Guns: Guns really only get a great deal of attention after a great tragedy, which is certainly understandable. Party X would be supportive of the second amendment and be opposed to most gun control. Outside of crisis situations, gun control only seems to be an important issue to gun fans, who detest the idea and would not consider voting for a candidate that supports it. The pro gun voters are far more passionate than the anti gun voters. Therefore, the voters Party X would receive by supporting the second amendment outweighs the potential voters lost by supporting it. This would possibly attract those from the right to the party.
Energy: We have an energy problem in this country, and it barely gets any play in the media. Significant gains have not been made toward energy independence by the Republicans or the Democrats, leaving an opening for this party for a common sense approach to energy independence, advocating for new resources while admitting that our oil will run out before long. If a more robust and open policy is adopted, it should attract those from the left and the center.
Immigration: Party X would need to be open toward immigration reform. Many commentators have claimed that if President Bush had been able to pass comprehensive immigration reform, Mitt Romney would have defeated Barack Obama. Whether or not this is actually the case is certainly open for debate, but having an open mind toward immigration reform could attract the Hispanic vote.
Marijuana: There is a strange notion circulating that if you are a supporter of stopping the war on drugs, you are necessarily a druggie. Marijuana should probably be legalized and at some point in the future it will be. In general, it is no more dangerous than alcohol. I am not sure if it would be a good idea to adopt this view, however, as it might lead to a perception that Party X is extreme and consequently treated as a joke, something that needs to be avoided at all costs. If this is adopted, it would likely attract the youth vote at the expense of losing the Christian Right (though they likely would not be on board anyway).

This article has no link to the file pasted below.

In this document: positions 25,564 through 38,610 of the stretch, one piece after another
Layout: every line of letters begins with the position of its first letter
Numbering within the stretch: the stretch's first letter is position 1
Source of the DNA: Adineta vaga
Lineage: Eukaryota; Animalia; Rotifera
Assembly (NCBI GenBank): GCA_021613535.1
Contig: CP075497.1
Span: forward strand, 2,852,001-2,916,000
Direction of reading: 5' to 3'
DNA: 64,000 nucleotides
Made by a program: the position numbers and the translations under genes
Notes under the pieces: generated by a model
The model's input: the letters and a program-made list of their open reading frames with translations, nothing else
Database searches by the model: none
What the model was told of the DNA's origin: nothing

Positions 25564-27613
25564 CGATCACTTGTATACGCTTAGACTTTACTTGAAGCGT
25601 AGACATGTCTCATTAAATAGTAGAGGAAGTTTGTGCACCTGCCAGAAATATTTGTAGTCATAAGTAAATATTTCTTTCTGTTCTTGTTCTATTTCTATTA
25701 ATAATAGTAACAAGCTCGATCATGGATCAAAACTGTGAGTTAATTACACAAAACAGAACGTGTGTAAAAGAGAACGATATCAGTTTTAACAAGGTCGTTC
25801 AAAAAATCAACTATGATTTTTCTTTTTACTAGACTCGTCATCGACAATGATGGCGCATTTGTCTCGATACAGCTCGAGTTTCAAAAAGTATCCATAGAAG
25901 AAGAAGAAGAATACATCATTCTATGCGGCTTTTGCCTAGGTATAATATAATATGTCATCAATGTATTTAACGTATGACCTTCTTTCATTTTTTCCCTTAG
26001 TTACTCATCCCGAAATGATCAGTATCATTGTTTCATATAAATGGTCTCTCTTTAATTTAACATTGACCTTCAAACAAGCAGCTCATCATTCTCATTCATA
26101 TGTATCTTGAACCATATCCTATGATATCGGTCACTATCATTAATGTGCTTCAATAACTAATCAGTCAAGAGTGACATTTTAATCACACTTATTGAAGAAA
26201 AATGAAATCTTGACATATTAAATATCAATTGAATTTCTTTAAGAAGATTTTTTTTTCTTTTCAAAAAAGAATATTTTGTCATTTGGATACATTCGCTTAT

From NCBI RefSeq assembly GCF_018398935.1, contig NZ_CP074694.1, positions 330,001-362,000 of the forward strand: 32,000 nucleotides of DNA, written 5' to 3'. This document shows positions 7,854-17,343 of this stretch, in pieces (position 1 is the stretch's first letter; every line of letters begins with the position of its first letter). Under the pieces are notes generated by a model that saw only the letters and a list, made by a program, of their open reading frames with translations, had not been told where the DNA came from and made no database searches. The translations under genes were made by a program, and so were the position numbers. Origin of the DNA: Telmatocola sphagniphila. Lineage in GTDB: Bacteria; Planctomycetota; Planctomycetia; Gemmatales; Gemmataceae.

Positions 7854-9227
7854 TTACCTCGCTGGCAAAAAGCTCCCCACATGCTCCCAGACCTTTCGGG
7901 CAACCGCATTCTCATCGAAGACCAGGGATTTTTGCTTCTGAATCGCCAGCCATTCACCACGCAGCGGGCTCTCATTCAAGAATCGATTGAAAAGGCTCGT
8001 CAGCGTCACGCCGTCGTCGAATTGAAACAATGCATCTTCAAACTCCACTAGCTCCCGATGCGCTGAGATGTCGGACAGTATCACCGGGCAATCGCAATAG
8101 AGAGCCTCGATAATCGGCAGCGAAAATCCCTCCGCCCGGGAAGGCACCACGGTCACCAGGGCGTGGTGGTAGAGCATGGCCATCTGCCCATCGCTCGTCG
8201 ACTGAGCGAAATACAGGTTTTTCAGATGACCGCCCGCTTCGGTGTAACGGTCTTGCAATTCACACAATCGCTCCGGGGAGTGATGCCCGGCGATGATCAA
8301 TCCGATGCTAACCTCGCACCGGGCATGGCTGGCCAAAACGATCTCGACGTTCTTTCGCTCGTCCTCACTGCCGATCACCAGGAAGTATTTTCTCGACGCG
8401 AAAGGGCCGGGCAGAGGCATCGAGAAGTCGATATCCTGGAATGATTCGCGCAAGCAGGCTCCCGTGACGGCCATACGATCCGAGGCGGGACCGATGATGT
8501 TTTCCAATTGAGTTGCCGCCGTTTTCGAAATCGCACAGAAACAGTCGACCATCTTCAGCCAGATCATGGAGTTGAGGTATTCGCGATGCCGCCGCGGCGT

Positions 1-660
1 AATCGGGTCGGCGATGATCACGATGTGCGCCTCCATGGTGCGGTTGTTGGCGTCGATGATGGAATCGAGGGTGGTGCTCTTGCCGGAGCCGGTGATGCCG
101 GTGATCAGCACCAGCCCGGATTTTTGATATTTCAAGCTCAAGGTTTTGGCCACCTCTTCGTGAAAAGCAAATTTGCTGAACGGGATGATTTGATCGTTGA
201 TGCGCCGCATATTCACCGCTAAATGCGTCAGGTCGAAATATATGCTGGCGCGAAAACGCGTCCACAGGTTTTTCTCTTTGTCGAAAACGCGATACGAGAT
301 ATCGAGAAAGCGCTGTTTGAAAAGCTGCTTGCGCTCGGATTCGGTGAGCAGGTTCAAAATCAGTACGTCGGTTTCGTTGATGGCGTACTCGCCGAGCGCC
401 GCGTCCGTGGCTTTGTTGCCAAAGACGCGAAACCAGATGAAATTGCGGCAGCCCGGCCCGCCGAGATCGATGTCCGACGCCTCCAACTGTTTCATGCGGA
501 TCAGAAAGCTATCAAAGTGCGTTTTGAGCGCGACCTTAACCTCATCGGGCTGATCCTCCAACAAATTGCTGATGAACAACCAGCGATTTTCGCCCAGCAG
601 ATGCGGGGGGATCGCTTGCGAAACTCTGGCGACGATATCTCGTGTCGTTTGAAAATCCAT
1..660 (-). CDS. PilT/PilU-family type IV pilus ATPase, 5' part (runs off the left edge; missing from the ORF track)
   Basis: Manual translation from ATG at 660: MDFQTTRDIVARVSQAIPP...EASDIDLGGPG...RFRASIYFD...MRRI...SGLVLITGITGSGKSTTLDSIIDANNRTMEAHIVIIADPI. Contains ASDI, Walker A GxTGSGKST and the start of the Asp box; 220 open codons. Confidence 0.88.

While I think this platform would lead to the most viable contender, it takes more than just political positions to win an election. The most important thing needed for a new party would be a charismatic leader who has already established a good relationship with the media. A large amount of money is also necessary. Above all else, however, is the ability to communicate effectively with people. Ronald Reagan was given the moniker “The Great Communicator” and if you have ever watched any of his speeches you can see why. He was a very conservative candidate and much farther to the right than most Americans. However, he was able to win both of his elections for President in absolute landslides. Reagan was able to communicate with people on a fundamental level and subsequently pulled the electorate toward his ideology. In the same way, a charismatic communicator could pull both those from the left and the right into a new more independent coalition (do not confuse being a good speaker with being a great communicator. Obama is a good speaker a poor communicator).
So who would be the best candidate for leading Party X through a voyage into the political landscape? Two men come to mind for me, both Republicans that have become disillusioned with the party’s current form. I feel as though Jon Huntsman and Colin Powell would be the ideal candidates as leaders of a new party. Jon Huntsman is more likely here, as he has discussed the need for a serious third party to challenge the establishment in the past. Colin Powell is unlikely as it seems to me that his political career is close to wrapped up, though I think he could be successful. I also believe MSNBC’s Morning Joe host Joe Scarborough would be electable, though I’m sure he has said many things on his daily morning talk show that could be used against him. The most realistic of the three, Jon Huntsman has a lot going for him in this regard. He has shown an ability to compromise and believes the Republican Party is going in the wrong direction. He also has a good relationship with the media at the moment (though that could certainly change if the media feels he is a threat to their established candidates), and it also does not hurt that he has a lot of cash. He was an extraordinarily popular governor in Utah, reaching more than 90% approval, showing that he can appeal to those on both sides of the aisle.
While still unlikely, I believe that adopting these views would give a third party their best chance at making a difference and actually winning some key political positions, possibly even the White House one day. It is important to note that this party will have to be concerned with structural stability as well and should have candidates running for every political office possible. To create a long lasting political future, it will be beneficial to be able to point to prior legislative accomplishments in the legislative branch. It also will need a name that doesn’t scream “third party” like Libertarian, Green, or Constitution. If there are any more synonyms for democracy, that might be the way to go.